Increasing the value of Australian honey as a health food

University of Technology, Sydney

  • Project code: PRJ-010879

  • Project stage: Current

  • Project start date: Sunday, July 1, 2018

  • Project completion date: Sunday, April 3, 2022

  • Journal Articles From Project: The potential of honey as a prebiotic food to re-engineer the gut microbiome toward a healthy state Frontiers in Nutrition (Issue: doi: 10.3389/fnut.2022.957932 on 28/7/2022)

  • National Priority: HBE-Improve understanding of the benefits of honey and develop chain traceability


We have preliminary findings showing that some Australian eucalypt honeys have a positive impact on human gut health. Gut microbes are now recognised as playing a crucial role in health and disease. It is estimated that half of all Australians will complain of a digestive issue in the next 12 months. An ‘unhealthy’ gut (disrupted balance of gut microbes) has been linked to obesity, allergies, asthma, heart conditions, and mental health issues. Therefore, manipulating the balance of our microbes by consuming prebiotic foods to promote a ‘healthy’ gut is gaining significant interest in health, scientific and medical spheres. We have already shown that Australian eucalypt honeys have significant promise as a prebiotic, which led to the development and commercialisation of a world-first prebiotic honey product. However, the honey industry has not come close to exploiting all of the potential here. This project will provide high quality scientific evidence for the health benefits of Australian honeys – natural, safe and affordable products – to promote or restore a healthy gut. This will be done using clinical samples from patients with gut-related complaints for in vitro investigations, followed by a pilot clinical study. Honeys with scientifically proven benefits attract higher prices, as evidenced by NZ medicinal manuka honey. This has had flow-on price benefits for all NZ honeys, which are regarded as premium, healthy and high quality products internationally. Proving the benefits of Australian eucalypt-derived honeys would further increase their profile and value, and generate a unique marketing opportunity for Australian honeys.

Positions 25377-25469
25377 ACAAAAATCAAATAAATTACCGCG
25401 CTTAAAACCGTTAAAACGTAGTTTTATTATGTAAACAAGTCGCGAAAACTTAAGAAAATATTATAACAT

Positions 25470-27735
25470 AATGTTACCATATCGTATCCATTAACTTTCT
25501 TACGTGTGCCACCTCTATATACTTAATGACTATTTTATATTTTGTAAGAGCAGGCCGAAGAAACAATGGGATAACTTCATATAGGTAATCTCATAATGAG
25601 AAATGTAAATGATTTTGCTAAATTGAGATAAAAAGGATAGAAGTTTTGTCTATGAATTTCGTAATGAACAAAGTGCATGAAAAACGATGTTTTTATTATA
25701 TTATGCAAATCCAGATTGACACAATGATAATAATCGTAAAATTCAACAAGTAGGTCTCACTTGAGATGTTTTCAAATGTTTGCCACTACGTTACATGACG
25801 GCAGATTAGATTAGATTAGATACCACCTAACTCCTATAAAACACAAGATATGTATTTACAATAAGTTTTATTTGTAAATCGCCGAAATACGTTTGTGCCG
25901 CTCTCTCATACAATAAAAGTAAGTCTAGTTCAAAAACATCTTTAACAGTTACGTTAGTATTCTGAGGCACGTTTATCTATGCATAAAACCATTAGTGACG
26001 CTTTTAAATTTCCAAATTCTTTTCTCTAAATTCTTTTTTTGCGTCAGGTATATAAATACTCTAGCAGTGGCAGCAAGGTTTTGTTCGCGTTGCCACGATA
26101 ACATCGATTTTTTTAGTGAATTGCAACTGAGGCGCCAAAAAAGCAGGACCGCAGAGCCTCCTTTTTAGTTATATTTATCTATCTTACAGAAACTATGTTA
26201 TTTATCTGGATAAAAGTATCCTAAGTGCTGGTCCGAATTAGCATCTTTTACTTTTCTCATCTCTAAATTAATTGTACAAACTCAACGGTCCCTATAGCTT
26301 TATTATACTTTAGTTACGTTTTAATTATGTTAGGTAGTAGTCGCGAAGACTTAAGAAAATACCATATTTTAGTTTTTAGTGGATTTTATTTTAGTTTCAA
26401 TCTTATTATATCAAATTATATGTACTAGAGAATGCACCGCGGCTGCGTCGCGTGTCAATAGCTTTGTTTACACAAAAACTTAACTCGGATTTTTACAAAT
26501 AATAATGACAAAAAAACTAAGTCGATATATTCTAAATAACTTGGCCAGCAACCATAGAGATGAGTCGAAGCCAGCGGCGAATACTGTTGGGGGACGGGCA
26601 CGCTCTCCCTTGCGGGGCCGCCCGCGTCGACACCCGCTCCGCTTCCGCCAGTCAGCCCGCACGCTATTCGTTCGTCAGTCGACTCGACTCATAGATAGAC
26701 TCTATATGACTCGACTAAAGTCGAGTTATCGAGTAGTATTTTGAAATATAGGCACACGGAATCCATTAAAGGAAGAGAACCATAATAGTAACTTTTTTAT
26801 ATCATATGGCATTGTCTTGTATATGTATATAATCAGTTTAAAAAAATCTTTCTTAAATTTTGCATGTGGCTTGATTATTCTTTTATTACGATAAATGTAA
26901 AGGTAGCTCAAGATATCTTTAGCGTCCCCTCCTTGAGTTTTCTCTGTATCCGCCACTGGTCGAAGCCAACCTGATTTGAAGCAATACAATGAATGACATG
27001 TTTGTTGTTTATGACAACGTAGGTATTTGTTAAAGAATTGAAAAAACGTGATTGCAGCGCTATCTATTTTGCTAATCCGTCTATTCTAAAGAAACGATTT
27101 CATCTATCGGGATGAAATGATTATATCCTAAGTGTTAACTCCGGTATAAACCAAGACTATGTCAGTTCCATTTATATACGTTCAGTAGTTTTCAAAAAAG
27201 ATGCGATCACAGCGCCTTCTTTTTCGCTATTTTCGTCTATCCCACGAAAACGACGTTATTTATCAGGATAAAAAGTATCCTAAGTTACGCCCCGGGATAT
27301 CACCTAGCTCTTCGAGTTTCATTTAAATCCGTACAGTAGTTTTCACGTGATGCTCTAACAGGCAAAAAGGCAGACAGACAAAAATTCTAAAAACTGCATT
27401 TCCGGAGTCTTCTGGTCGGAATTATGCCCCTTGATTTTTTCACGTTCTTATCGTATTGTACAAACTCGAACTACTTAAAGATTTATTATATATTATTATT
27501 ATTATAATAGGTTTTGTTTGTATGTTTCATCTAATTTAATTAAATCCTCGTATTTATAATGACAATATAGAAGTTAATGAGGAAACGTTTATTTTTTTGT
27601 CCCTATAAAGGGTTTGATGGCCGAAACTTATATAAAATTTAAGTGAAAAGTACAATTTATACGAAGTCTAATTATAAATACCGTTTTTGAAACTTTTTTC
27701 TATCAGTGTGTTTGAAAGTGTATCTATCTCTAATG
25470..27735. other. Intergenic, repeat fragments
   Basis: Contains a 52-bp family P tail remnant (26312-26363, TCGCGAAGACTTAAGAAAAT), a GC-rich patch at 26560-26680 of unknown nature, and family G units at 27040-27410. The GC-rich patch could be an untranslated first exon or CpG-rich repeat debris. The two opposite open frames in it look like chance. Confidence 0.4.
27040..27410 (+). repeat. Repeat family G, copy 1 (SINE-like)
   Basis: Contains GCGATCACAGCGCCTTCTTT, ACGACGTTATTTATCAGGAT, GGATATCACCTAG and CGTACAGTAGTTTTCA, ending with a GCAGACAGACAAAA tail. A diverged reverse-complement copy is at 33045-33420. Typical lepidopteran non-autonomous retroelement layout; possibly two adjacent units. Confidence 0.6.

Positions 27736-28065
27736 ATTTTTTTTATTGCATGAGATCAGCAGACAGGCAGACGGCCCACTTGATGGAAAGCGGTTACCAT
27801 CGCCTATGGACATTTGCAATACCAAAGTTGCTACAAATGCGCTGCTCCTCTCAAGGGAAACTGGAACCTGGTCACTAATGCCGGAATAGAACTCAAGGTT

Honey Bee

Research Organisation

University of Technology, Sydney

Objective Summary

The overall aim of this work is to provide a rigorous evidence base for the value of Australian honey as a prebiotic food that can promote digestive health. The outcomes will be to increase the value, use and acceptance of our honey as a health product.
The specific R&D objectives are:
1. To investigate the prebiotic effects of Australian honeys from dominant floral sources and their potential for treating gut-related diseases in a laboratory gut model. We will identify the diseases most responsive to honey treatments, and honeys with the highest prebiotic activity based on composition and function of the microbes in the system. This will extend the current knowledge of the spectrum of prebiotic activity of honey, help to increase the value of our non-premium honeys, and may promote the use of honey as a treatment for conditions related to having a compromised balance of gut microbes.
2. To perform a pilot human clinical study investigating the effect of daily honey consumption on the composition of gut microbes in patients suffering with gut-related conditions. This will determine whether the laboratory results are translatable, and will increase the acceptance of honey as an effective prebiotic. There may also be commercialisation potential for a new prebiotic honey product as a treatment for gut-related diseases, complementing the prophylactic product (for healthy people) currently on the market. The overall reputation, profile and price of Australian honey as a natural product for health care and medicine will also be enhanced.